Eating Like a Salmon Is Better Than Eating Actual Salmon, Study Finds

Eating lower on the food chain may mean massive nutritional gains for humans.

<p><a href="">alvarez</a> / Getty Images</p>

alvarez / Getty Images

Thanks to the fatty fish's dense nutritional profile, consuming salmon has generally been considered essential to a healthy human diet. But eating like salmon may very well be the actual key to health beyond the famed Mediterranean diet

A new peer-reviewed study published in Nature Food journal challenges the perception that simply eating salmon is the healthiest choice. Instead, the analysis, which was conducted by researchers at the University of Cambridge, Lancaster University, University of Stirling, and the University of Aberdeen, found that eating what salmon typically consume — small wild fish such as mackerel, anchovies, and herring —  is more nutritionally beneficial to humans.

(And yes, that’s great news for all the “hot girls” who love tinned fish.)

Related: Everything You Should Know About Tinned Seafood

The study, titled “Wild Fish Consumption Can Balance Nutrient Retention in Farmed Fish,” used data collected in Norway's fish farms and examined why farmed salmon fillets lacked the same quantity of nutrients that wild salmon generally contain — averaging a loss in six out of nine nutrients, including calcium, iodine, iron, omega-3, vitamin B12, and vitamin A. Amounts of calcium, in particular, were found to be five times more plentiful in wild-feed fish fillets. Eating lower on the food chain, that is, consuming what salmon feast on, can help humans get these critical vitamins, minerals, and fatty acids directly from the source.

“People should consider eating a greater and wider variety of wild fish species like sardines, mackerel, and anchovies to get more essential nutrients straight to their plate,” said Dr. David Willer, the study’s lead author and professor in the Zoology Department at the University of Cambridge. “What we’re seeing is that most species of wild fish used as feed have a similar or greater density and range of micronutrients than farmed salmon fillets.”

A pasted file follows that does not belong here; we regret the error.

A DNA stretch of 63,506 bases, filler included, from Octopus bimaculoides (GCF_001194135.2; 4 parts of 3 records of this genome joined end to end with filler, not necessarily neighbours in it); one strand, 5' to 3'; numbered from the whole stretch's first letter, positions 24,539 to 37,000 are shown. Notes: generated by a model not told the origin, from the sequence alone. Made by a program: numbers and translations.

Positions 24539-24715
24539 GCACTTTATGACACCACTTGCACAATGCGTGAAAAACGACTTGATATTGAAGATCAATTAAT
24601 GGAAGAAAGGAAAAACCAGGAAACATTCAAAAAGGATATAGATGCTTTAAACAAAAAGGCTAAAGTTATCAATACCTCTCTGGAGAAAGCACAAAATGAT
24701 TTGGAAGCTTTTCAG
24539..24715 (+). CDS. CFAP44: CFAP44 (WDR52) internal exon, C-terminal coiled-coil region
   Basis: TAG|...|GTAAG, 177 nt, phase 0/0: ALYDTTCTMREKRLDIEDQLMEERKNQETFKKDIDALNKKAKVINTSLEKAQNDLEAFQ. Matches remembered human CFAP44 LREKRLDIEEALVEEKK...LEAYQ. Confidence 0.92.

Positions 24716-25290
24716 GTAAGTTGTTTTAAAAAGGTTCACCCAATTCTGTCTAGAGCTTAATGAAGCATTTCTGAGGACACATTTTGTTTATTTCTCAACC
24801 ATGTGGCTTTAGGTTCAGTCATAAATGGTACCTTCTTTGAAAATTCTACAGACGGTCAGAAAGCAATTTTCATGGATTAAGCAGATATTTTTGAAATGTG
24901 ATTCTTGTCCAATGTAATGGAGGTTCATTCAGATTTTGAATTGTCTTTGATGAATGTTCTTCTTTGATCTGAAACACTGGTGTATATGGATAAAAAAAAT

Better yet, eating tiny fish is said to be better for the environment, because it allows larger fish populations to thrive and puts less strain on the aquatic food systems. Smaller fish, which live shorter lives, naturally contain less mercury than larger fish and are known for being abundant sources of protein, calcium, iron — and vitamins D, A, and B12.

Related: A Guide to Cooking with Anchovies

“Making a few small changes to our diet around the type of fish that we eat can go a long way to changing some of these deficiencies and increasing the health of both our population and planet,” Willer said.

But there’s no need to panic, dear salmon lovers. The fish is still very much on the menu. Particularly, wild salmon. 

The study calls for reallocating one-third of food-grade, wild-feed fish for direct human consumption. This means not using these fish as food for farmed salmon, which are not as nutritious for humans, but creating human-grade food from these little guys and allowing wild salmon to thrive in their natural habitats. The end result would ideally add more nutrients to the human diet and increase wild seafood populations, meaning there would be abundant nutritious and well-fed salmon in the seas and eventually on our plates.  

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